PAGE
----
Today’s meeting of the UNISON Greater London Regional Committee ploughed through a fair bit of business. I will pick out a few important items here.
Industrial action ballots
One point about which I asked was the problem – long identified by the Regional Local Government Executive – of delays in approving requests from branches for industrial action ballots. A meeting between the Regional Secretary and the Chair and Secretary of the Regional Local Government Committee, which was due to take place after the last meeting in March, is still outstanding. The Regional Secretary was able to able to assure the Committee in response to my question that the issue of “perceived delays” would be discussed. I look forward to hearing more…
A number of branches have experience of excessive delays in the processing of requests for industrial action ballots, sometimes leading to the
Regional pool applications
I also asked about payments to branches from the Regional Pool to assist in recruitment and organising initiatives. Both of the co-Chairs of the Recruitment and Organisation Committee were swift to respond with assurances that branches should make applications – details are online here (soon to be updated). Branches should consider applying to the Regional Pool in order to provide a shot in the arm to their recruitment activities.
Public sector pay
The debate about public sector pay produced some interesting contributions from supporters of the Regional Council Officers elected in February. While a number of experienced Regional Committee members made balanced contributions reflecting on the challenge which is posed for the
The Deputy Regional Convenor said that health workers would not vote to strike, a view echoed (in relation to low paid members in his own branch) by a fellow Regional Committee member from the health service who was particularly agitated about calls for strike action being made by higher paid health workers, such as nurses. The Regional Finance Convenor reported that his shop were unanimously opposed to strike action, and the Regional Publicity Officer that she would take her mandate from the members of her branch who had voted by a majority to accept the employers’ offer.
Unfortunately none of those making contributions to the debate along these lines offered any suggestions for other strategies which could be adopted in order to prevent the Government and employers forcing through below-inflation pay rises which reduce our members’ living standards. In a lay led trade union those elected to leadership positions need to take their responsibilities a little more seriously.
It was left to Malcolm Campbell of the Croydon branch, in the final contribution of the debate on pay to make the obvious point that those who can least afford to take strike action are often also those who are least able to afford not to take such action. In the absence of any alternative strategy, those repeating the tedious mantra of opposition to strike action advocate by default doing nothing and watching the living standards of our members fall.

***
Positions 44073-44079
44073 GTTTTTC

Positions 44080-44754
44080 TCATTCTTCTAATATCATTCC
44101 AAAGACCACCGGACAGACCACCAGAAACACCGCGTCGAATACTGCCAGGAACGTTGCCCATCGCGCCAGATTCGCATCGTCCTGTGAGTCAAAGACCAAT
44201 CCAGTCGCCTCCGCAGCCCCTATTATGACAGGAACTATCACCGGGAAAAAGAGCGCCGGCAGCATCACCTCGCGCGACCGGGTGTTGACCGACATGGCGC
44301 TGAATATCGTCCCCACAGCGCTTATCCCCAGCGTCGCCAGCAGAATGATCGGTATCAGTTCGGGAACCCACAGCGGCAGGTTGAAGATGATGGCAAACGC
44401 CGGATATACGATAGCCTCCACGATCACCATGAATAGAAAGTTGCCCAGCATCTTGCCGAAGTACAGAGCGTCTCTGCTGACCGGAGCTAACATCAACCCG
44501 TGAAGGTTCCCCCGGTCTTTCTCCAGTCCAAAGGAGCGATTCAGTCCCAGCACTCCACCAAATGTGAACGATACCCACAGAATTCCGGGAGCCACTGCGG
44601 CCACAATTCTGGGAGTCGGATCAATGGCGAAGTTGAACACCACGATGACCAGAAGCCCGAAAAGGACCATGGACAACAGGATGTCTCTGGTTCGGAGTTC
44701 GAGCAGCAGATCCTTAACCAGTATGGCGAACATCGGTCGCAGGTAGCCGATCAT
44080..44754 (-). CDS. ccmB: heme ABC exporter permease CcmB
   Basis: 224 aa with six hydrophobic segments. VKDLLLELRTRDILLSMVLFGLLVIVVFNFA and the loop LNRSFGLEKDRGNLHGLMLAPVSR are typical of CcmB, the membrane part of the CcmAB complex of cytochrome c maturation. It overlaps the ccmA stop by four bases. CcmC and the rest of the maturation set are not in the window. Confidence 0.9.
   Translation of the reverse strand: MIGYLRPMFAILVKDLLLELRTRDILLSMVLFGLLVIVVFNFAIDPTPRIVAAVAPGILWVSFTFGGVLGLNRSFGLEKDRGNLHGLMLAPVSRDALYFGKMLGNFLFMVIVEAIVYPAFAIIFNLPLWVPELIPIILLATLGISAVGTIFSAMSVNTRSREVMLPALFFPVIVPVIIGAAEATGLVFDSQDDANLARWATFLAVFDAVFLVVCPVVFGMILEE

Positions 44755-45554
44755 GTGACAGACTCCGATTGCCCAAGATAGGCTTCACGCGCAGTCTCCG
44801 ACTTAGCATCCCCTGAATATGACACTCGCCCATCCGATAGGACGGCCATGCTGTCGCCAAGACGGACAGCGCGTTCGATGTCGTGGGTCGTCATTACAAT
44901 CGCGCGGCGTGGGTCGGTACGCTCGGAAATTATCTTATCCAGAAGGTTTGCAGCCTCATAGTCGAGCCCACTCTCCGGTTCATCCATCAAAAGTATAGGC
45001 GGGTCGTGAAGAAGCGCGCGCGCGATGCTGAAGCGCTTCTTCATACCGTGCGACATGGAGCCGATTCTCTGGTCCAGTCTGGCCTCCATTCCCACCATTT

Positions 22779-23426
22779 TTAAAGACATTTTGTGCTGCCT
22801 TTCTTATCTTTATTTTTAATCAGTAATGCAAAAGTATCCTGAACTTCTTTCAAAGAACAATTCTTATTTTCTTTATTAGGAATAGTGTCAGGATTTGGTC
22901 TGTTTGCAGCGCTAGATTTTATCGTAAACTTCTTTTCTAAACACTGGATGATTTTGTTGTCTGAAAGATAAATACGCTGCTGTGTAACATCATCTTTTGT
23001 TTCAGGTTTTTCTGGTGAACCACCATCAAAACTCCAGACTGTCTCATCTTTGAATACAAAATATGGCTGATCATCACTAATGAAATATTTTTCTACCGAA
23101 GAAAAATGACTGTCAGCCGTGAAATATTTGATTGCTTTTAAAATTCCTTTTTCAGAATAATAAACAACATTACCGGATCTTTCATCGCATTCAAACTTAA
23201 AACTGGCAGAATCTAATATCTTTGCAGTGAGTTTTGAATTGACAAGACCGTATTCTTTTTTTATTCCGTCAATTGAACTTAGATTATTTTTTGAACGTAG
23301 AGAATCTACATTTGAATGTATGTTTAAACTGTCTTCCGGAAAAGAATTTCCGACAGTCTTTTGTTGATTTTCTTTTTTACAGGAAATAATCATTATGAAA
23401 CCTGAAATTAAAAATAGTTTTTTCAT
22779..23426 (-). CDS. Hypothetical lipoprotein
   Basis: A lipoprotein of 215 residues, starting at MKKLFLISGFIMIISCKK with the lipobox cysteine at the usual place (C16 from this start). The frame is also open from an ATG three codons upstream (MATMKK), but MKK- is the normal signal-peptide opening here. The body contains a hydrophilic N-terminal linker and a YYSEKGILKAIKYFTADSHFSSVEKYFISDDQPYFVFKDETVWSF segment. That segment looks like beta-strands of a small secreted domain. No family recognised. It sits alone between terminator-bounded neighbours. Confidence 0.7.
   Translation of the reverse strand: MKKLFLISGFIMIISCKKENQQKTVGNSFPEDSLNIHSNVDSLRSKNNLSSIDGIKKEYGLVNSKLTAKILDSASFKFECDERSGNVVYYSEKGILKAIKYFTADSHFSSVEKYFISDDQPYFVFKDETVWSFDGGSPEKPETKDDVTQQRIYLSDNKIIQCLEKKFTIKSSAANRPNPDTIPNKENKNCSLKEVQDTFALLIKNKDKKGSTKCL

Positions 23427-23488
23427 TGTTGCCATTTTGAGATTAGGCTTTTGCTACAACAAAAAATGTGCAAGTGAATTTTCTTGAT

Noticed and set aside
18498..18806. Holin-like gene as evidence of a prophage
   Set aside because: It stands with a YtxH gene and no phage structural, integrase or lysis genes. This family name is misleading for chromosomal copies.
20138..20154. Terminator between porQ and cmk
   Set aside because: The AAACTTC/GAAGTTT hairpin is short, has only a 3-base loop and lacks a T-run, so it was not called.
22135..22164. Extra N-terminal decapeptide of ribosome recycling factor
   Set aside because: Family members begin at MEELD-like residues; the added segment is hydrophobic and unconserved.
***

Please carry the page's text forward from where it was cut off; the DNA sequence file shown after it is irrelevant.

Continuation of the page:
The debate about the outcome of the
In relation to the overall results, I expressed the view that the trade unions need to prepare for the unwelcome eventuality of a Conservative Government because – as Sonya Howard from true-blue Kensington and Chelsea pointed out – we have to work with whoever is elected in order to represent our members.
I argued that we should push harder for union policies in our arguments with the Labour Party and Labour Government both because those policies would be more popular – and more likely to lead to the re-election of a Labour Government – and because, if there is a change of Government, we might as well try to get as much as we can beforehand.
The Regional Finance Convenor, a zealous convert to the cause of Labour, felt that I was quite wrong and that the Tories were most unlikely to win the next General Election. He argued that we should avoid calling strikes, lobbies and rallies in order to help to assure this outcome.
As a Labour Party member of some twenty eight years standing I very much want to see a fourth term for the Labour Government rather than the only alternative Government on offer – which would be led by David Cameron. However the first job of a trade union is to stick up for our members. We can do this with industrial or with political action.
The prescription being offered by a number of colleagues today appeared to amount to opposition to industrial action with political action limited to support for the re-election of a Labour Government. I look forward with interest to the coherent articulation of this fascinating project by the Regional lay leadership.
While we are waiting for this I suggest that our priorities must be to campaign for industrial action over pay, and to organise maximum attendance at the TUC lobby of Parliament on 9 June. Those who know only what won’t work and can offer no positive suggestions will best serve the members by quiet contemplation.